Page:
New & Noteworthy Apps and Websites - Feb 18

February 18, 2014
Ellen Holderman
Common Sense Education


Every Tuesday, we spotlight newly reviewed products that received a 4 or 5 editorial rating. Since we're focused this month on STEAM and critical thinking, we wanted to be sure to spotlight products that focus on these themes. This week's list brings us apps, games, and sites that help kids think critically, including a personalized tool that fosters meaningful learning, an app that brings the American Revolution to life, a writing app that helps students choose writing topics, and a website that teaches intro to filmmaking.

We invite you to add your voice to the conversation. Do you use one of these products in your classroom? Consider writing a Field Note to let other educators see how you integrate these tools into your lesson planning. For tips on writing a great Field Note, check out this step-by-step blog post.


Gooru is a great portal for supplementing classroom instruction, as well as encouraging students to learn on their own. A wide variety of high-interest resources are available through a search function that's intuitive for today's kids. Give students the opportunity to explore -- the interactive activities are bound to engage. Read full review.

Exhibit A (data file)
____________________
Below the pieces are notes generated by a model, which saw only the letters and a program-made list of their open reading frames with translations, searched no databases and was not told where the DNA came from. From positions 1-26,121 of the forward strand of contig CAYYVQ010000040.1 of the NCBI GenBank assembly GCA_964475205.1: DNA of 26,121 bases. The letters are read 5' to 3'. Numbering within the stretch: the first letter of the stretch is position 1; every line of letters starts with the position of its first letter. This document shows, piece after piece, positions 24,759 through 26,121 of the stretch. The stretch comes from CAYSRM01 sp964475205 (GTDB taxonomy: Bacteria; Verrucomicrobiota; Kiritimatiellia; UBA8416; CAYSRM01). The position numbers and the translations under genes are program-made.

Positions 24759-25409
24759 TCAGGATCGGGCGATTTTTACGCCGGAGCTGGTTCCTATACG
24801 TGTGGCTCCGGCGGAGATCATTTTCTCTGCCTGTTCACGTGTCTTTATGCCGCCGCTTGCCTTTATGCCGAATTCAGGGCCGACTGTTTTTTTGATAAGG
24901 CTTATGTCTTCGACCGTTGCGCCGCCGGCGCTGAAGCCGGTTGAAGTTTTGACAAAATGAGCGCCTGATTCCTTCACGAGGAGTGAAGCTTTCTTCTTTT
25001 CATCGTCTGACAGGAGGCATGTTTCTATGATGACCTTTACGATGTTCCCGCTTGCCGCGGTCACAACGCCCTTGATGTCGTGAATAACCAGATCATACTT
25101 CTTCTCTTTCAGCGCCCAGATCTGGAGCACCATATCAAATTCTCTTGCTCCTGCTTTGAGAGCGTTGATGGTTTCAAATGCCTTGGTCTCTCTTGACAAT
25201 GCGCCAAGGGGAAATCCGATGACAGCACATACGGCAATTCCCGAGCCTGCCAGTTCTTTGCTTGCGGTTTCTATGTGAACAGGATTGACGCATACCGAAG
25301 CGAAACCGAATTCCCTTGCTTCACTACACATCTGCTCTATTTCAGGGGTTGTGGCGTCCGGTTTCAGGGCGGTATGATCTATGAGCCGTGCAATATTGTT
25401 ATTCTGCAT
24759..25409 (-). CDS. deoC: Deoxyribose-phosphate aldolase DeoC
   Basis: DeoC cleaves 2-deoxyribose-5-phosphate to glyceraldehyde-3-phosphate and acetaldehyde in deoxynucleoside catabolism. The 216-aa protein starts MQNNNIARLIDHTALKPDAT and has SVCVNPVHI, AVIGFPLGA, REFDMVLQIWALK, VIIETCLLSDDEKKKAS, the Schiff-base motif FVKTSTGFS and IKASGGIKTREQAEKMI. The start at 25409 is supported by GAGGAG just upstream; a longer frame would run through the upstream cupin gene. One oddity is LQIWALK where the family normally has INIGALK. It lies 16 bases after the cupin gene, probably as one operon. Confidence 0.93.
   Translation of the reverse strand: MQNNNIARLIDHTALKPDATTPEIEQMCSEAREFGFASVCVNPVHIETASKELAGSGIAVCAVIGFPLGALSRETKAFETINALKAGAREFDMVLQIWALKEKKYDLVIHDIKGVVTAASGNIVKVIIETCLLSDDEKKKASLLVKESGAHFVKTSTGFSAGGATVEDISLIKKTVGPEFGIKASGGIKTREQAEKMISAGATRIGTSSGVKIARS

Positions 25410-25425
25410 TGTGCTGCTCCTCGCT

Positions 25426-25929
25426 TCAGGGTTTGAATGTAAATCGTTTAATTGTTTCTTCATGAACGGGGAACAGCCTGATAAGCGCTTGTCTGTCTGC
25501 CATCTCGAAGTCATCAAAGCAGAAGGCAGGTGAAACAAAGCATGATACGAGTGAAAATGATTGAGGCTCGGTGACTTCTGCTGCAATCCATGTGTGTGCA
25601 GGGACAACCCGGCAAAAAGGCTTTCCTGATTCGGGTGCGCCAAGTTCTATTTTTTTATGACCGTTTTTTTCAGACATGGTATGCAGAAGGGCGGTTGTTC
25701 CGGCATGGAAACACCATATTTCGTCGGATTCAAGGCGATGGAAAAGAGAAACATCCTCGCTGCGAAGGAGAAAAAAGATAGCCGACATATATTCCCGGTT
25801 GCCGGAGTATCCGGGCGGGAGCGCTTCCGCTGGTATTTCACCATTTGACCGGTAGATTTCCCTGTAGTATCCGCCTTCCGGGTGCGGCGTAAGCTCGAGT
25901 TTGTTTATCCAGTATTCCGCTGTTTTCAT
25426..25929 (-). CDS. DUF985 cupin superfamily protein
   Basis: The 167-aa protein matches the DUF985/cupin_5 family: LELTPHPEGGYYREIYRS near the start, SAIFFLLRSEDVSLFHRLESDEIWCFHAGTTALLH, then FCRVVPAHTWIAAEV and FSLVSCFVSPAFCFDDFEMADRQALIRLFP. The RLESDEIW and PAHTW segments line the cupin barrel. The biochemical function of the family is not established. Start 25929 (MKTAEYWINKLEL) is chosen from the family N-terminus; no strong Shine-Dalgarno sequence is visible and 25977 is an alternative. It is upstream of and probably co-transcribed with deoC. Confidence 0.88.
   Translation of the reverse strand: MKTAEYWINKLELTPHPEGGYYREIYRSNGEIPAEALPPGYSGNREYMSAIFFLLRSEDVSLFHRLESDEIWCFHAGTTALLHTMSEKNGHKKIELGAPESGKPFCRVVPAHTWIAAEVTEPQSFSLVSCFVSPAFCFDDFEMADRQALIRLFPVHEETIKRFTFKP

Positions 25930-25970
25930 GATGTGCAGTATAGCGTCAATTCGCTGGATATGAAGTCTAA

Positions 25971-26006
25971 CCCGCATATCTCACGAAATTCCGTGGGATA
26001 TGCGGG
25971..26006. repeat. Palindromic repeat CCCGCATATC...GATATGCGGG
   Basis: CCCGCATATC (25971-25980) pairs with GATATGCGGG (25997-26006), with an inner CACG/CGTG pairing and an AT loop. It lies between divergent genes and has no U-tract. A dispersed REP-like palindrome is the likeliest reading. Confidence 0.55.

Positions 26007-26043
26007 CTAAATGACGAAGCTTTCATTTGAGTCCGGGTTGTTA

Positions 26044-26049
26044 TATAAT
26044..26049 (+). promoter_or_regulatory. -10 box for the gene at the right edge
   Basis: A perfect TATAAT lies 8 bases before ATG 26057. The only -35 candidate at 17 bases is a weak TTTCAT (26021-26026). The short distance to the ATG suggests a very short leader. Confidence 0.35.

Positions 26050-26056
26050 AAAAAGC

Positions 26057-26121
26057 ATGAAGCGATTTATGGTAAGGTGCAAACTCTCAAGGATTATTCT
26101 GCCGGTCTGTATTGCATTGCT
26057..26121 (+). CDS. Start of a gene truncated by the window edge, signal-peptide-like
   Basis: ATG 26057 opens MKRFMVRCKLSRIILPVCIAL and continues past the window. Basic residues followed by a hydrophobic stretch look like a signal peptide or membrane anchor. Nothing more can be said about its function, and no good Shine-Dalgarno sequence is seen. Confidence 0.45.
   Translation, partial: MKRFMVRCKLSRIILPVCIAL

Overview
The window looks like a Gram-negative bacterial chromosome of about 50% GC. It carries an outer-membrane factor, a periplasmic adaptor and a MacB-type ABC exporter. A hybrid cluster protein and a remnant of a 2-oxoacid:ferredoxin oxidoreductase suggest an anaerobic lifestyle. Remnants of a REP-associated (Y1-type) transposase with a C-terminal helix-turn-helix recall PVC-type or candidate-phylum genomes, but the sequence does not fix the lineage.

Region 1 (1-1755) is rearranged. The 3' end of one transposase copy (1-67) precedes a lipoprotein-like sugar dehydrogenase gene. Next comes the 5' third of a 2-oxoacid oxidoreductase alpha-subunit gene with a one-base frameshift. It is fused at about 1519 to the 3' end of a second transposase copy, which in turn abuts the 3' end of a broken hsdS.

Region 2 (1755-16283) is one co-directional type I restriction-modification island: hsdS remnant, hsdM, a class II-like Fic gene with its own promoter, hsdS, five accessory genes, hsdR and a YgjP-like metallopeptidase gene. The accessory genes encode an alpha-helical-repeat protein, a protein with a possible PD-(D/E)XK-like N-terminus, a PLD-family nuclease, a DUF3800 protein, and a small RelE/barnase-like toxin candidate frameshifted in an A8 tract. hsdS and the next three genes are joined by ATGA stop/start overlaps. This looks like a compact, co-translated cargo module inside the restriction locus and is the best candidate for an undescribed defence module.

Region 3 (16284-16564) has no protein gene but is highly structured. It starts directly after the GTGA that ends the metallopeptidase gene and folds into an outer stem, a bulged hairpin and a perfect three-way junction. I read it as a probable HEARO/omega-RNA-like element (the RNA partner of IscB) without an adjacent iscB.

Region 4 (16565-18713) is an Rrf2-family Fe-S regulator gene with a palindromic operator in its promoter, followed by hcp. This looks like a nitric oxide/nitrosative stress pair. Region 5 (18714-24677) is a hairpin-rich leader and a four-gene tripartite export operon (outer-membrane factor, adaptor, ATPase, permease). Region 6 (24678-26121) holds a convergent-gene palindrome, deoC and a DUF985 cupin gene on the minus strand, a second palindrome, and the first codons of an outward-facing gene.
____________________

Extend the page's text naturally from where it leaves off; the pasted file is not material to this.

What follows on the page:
Ansel & Clair: Paul Revere's Ride
This is an excellent way for kids to learn about the political events, important people like Paul Revere, and the daily lives of people during the American Revolution. As they work through the interactive story, mini-games, maps, illustrations, and more, kids get a solid first look at the main issues and people that led to the revolution. Read full review.

Write About This
Write About This answers the question "What should I write about?" by giving students 125 images with 375 different writing topics to choose from. They can search by keyword or category, or just select a randomly generated image and writing prompt. Read full review.

Generator is an free online film resource that gives kids the training and tools to make their own short films. Since it's from the Australian Center for the Moving Image (ACMI), some info is Australia-specific, but it's still applicable to any budding filmmaker. Read full review.